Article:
Abstract Title:

REC-2006--A Fractionated Extract of Podophyllum hexandrum Protects Cellular DNA from Radiation-induced Damage by Reducing the Initial Damage and Enhancing Its Repair in vivo.

Abstract Source:

Evid Based Complement Alternat Med. 2009 Dec 11. PMID: 20008078

Abstract Author(s):

Pankaj Chaudhary, Sandeep Kumar Shukla, Rakesh Kumar Sharma

Article Affiliation:

Brookhaven National Laboratory, Upton, NY 11973, USA. [email protected]; [email protected]


Podophyllum hexandrum, a perennial herb commonly known as the Himalayan May Apple, is well known in Indian and Chinese traditional systems of medicine. P. hexandrum has been widely used for the treatment of venereal warts, skin infections, bacterial and viral infections, and different cancers of the brain, lung and bladder. This study aimed at elucidating the effect of REC-2006, a bioactive fractionated extract from the rhizome of P. hexandrum, on the kinetics of induction and repair of radiation-induced DNA damage in murine thymocytes in vivo. We evaluated its effect on non-specific radiation-induced DNA damage by the alkaline halo assay in terms of relative nuclear spreading factor (RNSF) and gene-specific radiation-induced DNA damage via semi-quantitative polymerase chain reaction. Whole body exposure of animals with gamma rays (10 Gy) caused a significant amount of DNA damage in thymocytes (RNSF values 17.7 +/- 0.47, 12.96 +/- 1.64 and 3.3 +/- 0.014) and a reduction in the amplification of beta-globin gene to 0, 28 and 43% at 0, 15 and 60 min, respectively. Administrating REC-2006 at a radioprotective concentration (15 mg kg(-1) body weight) 1 h before irradiation resulted in time-dependent reduction of DNA damage evident as a decrease in RNSF values 6.156 +/- 0.576, 1.647 +/- 0.534 and 0.496 +/- 0.012, and an increase in beta-globin gene amplification 36, 95 and 99%, at 0, 15 and 60 min, respectively. REC-2006 scavenged radiation-induced hydroxyl radicals in a dose-dependent manner stabilized DPPH free radicals and also inhibited superoxide anions. Various polyphenols and flavonoides present in REC-2006 might contribute to scavenging of radiation-induced free radicals, thereby preventing DNA damage and stimulating its repair.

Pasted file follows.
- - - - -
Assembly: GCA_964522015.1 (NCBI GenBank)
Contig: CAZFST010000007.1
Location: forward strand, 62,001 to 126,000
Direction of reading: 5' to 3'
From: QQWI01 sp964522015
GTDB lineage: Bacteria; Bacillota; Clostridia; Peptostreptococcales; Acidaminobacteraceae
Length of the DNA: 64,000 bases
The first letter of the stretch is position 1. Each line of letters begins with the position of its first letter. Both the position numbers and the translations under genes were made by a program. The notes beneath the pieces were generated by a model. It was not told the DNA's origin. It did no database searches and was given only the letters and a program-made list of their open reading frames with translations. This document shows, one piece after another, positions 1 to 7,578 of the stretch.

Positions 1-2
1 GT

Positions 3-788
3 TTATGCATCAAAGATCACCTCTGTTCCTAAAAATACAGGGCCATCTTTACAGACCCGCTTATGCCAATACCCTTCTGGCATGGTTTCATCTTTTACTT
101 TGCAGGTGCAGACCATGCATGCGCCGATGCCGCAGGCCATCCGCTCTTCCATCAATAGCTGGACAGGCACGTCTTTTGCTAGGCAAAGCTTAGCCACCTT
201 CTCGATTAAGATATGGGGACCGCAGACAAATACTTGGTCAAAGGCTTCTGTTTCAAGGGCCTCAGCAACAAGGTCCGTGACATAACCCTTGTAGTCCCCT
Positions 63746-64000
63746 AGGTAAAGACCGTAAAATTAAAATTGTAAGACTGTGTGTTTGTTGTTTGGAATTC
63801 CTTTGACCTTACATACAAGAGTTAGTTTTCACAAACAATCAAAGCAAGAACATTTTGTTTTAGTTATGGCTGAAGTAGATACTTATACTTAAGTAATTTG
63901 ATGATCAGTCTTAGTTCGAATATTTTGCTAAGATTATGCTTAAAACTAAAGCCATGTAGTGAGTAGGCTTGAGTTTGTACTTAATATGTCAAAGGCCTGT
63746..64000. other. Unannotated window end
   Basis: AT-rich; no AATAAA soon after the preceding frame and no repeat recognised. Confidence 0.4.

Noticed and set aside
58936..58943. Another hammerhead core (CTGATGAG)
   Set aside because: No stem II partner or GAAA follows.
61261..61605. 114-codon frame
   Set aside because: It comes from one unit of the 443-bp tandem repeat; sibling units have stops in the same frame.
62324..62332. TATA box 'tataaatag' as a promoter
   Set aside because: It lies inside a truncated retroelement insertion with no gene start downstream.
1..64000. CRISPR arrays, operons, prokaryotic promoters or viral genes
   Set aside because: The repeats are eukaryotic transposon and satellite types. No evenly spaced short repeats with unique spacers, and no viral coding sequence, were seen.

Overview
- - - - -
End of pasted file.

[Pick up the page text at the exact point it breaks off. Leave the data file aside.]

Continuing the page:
Study Type : Animal Study

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